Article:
The second, broader, point to make about this section of the Jay report is that, while Jay set out well the way frontline social worker were subject to managerialist influences to the detriment of their professional judgement , she probably fails to reach the correct conclusions on the basis of these findings. Instead of pointing out how the managerialism which spread across local authorities in the 1990s and 2000s at the expense of professional autonomy – some of this because of contracting out to bodies like Barnardo’s – may have caused the practice failures she uncovers, Jay instead opts for another broad explanatory factor: the aggressive. ‘macho’ culture which dominated the council in the same period. Yet no direct link is apparent between this macho culture and poor practice outcomes for children.
It seems to me that a more indirect explanation is brought forward while an indirect one is ignored, either because it is inconvenient or – I suspect more likely – the idea that managerialism night be a problem lies beyond Professor Jay’s conceptual paradigm of how a local authority should operate. This is not to say that councillor and senior officer misogyny and aggression did played no part in what happened, but it is also possible that this cultural aspect of the council’s failure was fed and watered by the ideological and institutional factors which came into local government from Thatcher onwards, whereby management efficiencies become more important than professional relationships in a way which then fostered ‘black box’-style – I don’t care how the target is met, just meet the target – approaches to management .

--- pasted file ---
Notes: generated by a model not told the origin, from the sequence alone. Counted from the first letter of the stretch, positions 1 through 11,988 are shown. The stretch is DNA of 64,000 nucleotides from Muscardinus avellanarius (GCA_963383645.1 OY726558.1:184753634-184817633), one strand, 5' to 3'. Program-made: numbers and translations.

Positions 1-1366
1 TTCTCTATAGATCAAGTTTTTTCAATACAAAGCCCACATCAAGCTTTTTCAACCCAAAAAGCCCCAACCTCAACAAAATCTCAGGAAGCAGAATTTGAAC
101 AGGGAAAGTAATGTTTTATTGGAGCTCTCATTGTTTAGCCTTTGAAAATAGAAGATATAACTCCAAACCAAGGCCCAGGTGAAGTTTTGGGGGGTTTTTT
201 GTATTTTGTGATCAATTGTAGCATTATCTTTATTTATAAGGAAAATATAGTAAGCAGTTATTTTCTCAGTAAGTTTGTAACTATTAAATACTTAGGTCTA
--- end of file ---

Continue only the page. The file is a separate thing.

Again, this is not just esoteric wondering about the background causes to the Rotherham failures; establishing why the failures happened is essential to ensuring that they don’t happen in future. If the public eqnuiry on which Professor Jay will act as a key adviser and is chaired by a key proponent of privatization, accepts her analysis that macho, male-dominated councils are at the heart of the problem, then the solution will lie in human resources practice to ensure that more women are in top positions and /or that macho practice is trained and developed out of people. If, as I contend we should, the key problem is actually that professional autonomy has been stripped away from professionals (and from professional training), then the answers lie elsewhere. This will be a key battleground in the inquiry process, but at the moment the managerialists hold the higher ground.
That’s enough for part 2. Part 3, covering the key conceptual failure of the Jay report, and recommendations for action on the part of those willing to think and act in the interests of children, as opposed to the need to be seen to be angry, will follow soon.
 There is a straight analogy with the application of English law here. The basic principle is that an offender is prosecuted for an offence, not for the type of offender s/he is, although when assessing the level of offence it is leigtimate to take into account other offences committed to establing an offending pattern. It seems odd therefore, for people interested in ‘British values’ to be arguing that there should be a focus on offender profiling rather than offence profiling when it comes to CSE.
 Another question arises here about the ‘issue of ethnicity”: if CSE were in fact ethnic culture-driven, rather than circumstance-driven, what would we actually do about it? Is Jay actually suggesting that priority should be given to changing culture in some way, over and above measures to intervene tactically in the circumstances which we know actually create CSE opportunities? If so, this would seem to be anti-PC gone maaaad, a desperate attempt to paficy the Islam-correlates-with-rape crowd at the expense of children’s futures?